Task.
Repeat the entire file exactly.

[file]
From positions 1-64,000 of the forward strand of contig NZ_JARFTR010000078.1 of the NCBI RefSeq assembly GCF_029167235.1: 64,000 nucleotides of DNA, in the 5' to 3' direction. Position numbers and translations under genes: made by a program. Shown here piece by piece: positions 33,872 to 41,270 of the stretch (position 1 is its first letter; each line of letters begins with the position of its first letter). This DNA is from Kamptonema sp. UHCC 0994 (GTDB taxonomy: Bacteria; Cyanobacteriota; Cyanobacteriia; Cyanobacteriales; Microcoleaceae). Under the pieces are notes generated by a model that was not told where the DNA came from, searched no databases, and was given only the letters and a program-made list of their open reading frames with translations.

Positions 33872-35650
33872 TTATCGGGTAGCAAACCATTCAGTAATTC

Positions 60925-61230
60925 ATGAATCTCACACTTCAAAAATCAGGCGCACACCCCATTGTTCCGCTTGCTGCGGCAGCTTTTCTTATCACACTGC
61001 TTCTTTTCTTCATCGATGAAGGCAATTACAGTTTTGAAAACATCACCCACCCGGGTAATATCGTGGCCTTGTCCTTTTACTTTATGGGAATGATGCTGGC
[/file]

From positions 1-64,000 of the forward strand of contig NZ_JARFTR010000078.1 of the NCBI RefSeq assembly GCF_029167235.1: 64,000 nucleotides of DNA, in the 5' to 3' direction. Position numbers and translations under genes: made by a program. Shown here piece by piece: positions 33,872 to 41,270 of the stretch (position 1 is its first letter; each line of letters begins with the position of its first letter). This DNA is from Kamptonema sp. UHCC 0994 (GTDB taxonomy: Bacteria; Cyanobacteriota; Cyanobacteriia; Cyanobacteriales; Microcoleaceae). Under the pieces are notes generated by a model that was not told where the DNA came from, searched no databases, and was given only the letters and a program-made list of their open reading frames with translations.

Positions 33872-35650
33872 TTATCGGGTAGCAAACCATTCAGTAATTC

Positions 60925-61230
60925 ATGAATCTCACACTTCAAAAATCAGGCGCACACCCCATTGTTCCGCTTGCTGCGGCAGCTTTTCTTATCACACTGC
61001 TTCTTTTCTTCATCGATGAAGGCAATTACAGTTTTGAAAACATCACCCACCCGGGTAATATCGTGGCCTTGTCCTTTTACTTTATGGGAATGATGCTGGC